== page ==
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What is an involuntary bankruptcy?

If you’re like most in Salem who are contemplating bankruptcy, you may view it as a way to keep your creditors from pursuing any further action against you as you attempt to get back on to a firm financial footing. Yet could your creditors, if they wanted to, essentially push you into bankruptcy in order to collect on what you owe them? The idea of involuntary bankruptcy may seem completely foreign to you, but in certain cases, creditors can use it as debt collection tool.

Typically, an involuntary bankruptcy is only filed against businesses or wealthy individuals. That is because if you literally have no assets, it offers your creditors no advantage to pursue such action. You still wouldn’t be able to pay them, and they wouldn’t be able to take any action against you due to the bankruptcy. However, if they believe you are able to pay, filing a Chapter 11 bankruptcy against you forces you to disclose your assets to the bankruptcy court.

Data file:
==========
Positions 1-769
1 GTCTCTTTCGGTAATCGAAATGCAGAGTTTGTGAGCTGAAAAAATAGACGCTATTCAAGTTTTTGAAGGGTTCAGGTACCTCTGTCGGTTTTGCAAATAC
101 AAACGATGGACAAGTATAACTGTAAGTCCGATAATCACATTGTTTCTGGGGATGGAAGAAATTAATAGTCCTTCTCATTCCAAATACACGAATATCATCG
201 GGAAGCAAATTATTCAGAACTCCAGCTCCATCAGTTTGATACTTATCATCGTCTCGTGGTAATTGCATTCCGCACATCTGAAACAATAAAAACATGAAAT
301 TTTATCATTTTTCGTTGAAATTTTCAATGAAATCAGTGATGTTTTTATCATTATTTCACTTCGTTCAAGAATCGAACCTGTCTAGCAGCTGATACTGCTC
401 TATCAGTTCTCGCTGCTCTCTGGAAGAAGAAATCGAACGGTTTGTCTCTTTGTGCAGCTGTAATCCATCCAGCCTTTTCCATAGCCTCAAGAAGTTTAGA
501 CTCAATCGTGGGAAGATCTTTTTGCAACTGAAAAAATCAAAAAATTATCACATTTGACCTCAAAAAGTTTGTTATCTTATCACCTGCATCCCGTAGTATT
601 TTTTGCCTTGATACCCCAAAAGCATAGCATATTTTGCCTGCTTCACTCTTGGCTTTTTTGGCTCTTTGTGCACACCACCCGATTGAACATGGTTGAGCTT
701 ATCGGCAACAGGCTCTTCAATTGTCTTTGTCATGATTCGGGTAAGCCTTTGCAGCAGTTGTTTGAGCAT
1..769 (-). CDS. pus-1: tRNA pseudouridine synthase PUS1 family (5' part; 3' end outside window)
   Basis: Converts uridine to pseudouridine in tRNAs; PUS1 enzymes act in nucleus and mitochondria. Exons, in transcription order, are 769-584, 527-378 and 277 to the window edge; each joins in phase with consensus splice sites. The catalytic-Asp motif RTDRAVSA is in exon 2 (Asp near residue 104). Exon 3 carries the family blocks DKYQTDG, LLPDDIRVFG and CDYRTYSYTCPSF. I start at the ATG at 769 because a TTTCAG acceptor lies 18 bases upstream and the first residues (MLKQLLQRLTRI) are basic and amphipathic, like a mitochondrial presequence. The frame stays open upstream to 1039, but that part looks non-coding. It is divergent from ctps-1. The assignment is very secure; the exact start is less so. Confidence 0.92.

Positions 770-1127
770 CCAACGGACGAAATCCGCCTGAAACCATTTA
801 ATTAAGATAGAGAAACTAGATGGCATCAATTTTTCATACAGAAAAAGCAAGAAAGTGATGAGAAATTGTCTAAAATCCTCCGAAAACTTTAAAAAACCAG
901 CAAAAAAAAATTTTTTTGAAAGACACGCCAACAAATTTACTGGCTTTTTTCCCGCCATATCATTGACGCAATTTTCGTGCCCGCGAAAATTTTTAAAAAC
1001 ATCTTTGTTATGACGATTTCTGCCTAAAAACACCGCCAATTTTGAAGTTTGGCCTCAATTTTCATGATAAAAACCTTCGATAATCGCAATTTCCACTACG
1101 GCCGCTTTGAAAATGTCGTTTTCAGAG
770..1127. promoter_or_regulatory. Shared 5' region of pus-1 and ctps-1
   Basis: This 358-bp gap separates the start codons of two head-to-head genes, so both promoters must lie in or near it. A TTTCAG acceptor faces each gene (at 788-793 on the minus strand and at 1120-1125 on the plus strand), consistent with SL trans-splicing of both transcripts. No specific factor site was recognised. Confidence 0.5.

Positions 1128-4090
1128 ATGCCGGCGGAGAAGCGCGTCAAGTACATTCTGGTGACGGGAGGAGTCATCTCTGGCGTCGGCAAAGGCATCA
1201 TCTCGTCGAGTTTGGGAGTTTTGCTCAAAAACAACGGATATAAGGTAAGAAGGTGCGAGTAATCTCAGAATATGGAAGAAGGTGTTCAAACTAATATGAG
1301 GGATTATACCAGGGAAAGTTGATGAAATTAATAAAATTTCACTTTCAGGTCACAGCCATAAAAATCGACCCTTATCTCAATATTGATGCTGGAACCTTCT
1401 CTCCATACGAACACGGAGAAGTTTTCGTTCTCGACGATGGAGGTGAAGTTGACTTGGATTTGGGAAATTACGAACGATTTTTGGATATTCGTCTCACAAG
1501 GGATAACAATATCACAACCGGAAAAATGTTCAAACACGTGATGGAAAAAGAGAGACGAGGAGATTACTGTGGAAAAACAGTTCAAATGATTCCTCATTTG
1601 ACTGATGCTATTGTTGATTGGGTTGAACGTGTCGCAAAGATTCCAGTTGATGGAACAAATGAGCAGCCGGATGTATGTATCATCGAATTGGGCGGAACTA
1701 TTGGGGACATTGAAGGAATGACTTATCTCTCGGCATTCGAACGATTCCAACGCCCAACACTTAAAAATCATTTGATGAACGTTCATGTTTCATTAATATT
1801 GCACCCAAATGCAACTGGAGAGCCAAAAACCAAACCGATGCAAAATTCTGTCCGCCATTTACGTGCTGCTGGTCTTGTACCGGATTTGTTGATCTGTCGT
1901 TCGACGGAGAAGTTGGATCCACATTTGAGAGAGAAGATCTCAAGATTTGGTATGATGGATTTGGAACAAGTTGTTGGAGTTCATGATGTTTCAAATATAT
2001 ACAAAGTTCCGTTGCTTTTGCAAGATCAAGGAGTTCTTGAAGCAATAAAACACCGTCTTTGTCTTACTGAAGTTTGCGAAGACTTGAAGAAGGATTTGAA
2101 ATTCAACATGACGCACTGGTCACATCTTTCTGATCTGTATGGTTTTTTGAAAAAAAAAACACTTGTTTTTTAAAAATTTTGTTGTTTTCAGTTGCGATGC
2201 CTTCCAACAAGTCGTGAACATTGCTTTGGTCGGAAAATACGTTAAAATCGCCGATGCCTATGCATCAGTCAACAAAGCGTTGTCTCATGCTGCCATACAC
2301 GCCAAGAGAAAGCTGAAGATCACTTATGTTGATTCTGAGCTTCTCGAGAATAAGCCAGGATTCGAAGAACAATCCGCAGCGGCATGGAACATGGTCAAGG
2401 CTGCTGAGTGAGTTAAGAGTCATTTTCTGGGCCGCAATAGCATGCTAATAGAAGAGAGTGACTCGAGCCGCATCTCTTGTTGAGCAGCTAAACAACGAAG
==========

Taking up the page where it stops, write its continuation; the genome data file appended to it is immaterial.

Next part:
According to Title 11 Section 303 of the U.S. Code, In order to initiate an involuntary bankruptcy, a single creditor must owed more than $10,000 more than the value of any lien against you. If there are more than 12 creditors involved, at least three must jointly share the amount in claims. Once the petition has been filed against you, you typically have 20 days to respond. If you don’t, the court will allow the bankruptcy to go forward.

However, if you respond, you can then challenge their claims regarding your assumed assets. If the court rules in your favor, you could be compensated for your attorney fees and court costs. If it’s further discovered that your creditors filed the petition in bad faith, you could also be entitled to damages.  

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